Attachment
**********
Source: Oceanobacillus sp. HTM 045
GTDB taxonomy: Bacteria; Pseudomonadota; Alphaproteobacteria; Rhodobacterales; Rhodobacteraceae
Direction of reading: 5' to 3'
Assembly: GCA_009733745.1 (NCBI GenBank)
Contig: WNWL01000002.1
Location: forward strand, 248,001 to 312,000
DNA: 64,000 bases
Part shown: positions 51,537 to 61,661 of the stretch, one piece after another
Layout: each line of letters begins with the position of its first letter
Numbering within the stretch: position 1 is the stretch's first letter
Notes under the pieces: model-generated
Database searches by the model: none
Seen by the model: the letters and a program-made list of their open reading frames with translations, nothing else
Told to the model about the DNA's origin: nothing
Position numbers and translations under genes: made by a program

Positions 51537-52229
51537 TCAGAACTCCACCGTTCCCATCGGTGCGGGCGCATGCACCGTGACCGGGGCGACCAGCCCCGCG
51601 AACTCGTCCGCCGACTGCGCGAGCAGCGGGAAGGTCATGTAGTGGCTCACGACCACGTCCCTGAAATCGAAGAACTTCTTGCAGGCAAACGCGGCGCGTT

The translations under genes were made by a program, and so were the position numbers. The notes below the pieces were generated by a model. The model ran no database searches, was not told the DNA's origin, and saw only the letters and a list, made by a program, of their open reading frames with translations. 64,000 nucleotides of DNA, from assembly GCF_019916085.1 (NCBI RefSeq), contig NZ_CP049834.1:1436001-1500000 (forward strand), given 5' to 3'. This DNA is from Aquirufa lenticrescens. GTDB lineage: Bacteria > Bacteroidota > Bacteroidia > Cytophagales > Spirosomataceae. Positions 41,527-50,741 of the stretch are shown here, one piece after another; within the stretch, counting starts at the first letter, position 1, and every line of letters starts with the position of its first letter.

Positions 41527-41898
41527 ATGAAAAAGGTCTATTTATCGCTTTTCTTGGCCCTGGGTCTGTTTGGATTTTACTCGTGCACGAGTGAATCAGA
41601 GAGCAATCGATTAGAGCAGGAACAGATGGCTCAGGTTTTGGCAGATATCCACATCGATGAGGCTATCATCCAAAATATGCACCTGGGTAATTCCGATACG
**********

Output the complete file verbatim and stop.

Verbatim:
Source: Oceanobacillus sp. HTM 045
GTDB taxonomy: Bacteria; Pseudomonadota; Alphaproteobacteria; Rhodobacterales; Rhodobacteraceae
Direction of reading: 5' to 3'
Assembly: GCA_009733745.1 (NCBI GenBank)
Contig: WNWL01000002.1
Location: forward strand, 248,001 to 312,000
DNA: 64,000 bases
Part shown: positions 51,537 to 61,661 of the stretch, one piece after another
Layout: each line of letters begins with the position of its first letter
Numbering within the stretch: position 1 is the stretch's first letter
Notes under the pieces: model-generated
Database searches by the model: none
Seen by the model: the letters and a program-made list of their open reading frames with translations, nothing else
Told to the model about the DNA's origin: nothing
Position numbers and translations under genes: made by a program

Positions 51537-52229
51537 TCAGAACTCCACCGTTCCCATCGGTGCGGGCGCATGCACCGTGACCGGGGCGACCAGCCCCGCG
51601 AACTCGTCCGCCGACTGCGCGAGCAGCGGGAAGGTCATGTAGTGGCTCACGACCACGTCCCTGAAATCGAAGAACTTCTTGCAGGCAAACGCGGCGCGTT

The translations under genes were made by a program, and so were the position numbers. The notes below the pieces were generated by a model. The model ran no database searches, was not told the DNA's origin, and saw only the letters and a list, made by a program, of their open reading frames with translations. 64,000 nucleotides of DNA, from assembly GCF_019916085.1 (NCBI RefSeq), contig NZ_CP049834.1:1436001-1500000 (forward strand), given 5' to 3'. This DNA is from Aquirufa lenticrescens. GTDB lineage: Bacteria > Bacteroidota > Bacteroidia > Cytophagales > Spirosomataceae. Positions 41,527-50,741 of the stretch are shown here, one piece after another; within the stretch, counting starts at the first letter, position 1, and every line of letters starts with the position of its first letter.

Positions 41527-41898
41527 ATGAAAAAGGTCTATTTATCGCTTTTCTTGGCCCTGGGTCTGTTTGGATTTTACTCGTGCACGAGTGAATCAGA
41601 GAGCAATCGATTAGAGCAGGAACAGATGGCTCAGGTTTTGGCAGATATCCACATCGATGAGGCTATCATCCAAAATATGCACCTGGGTAATTCCGATACG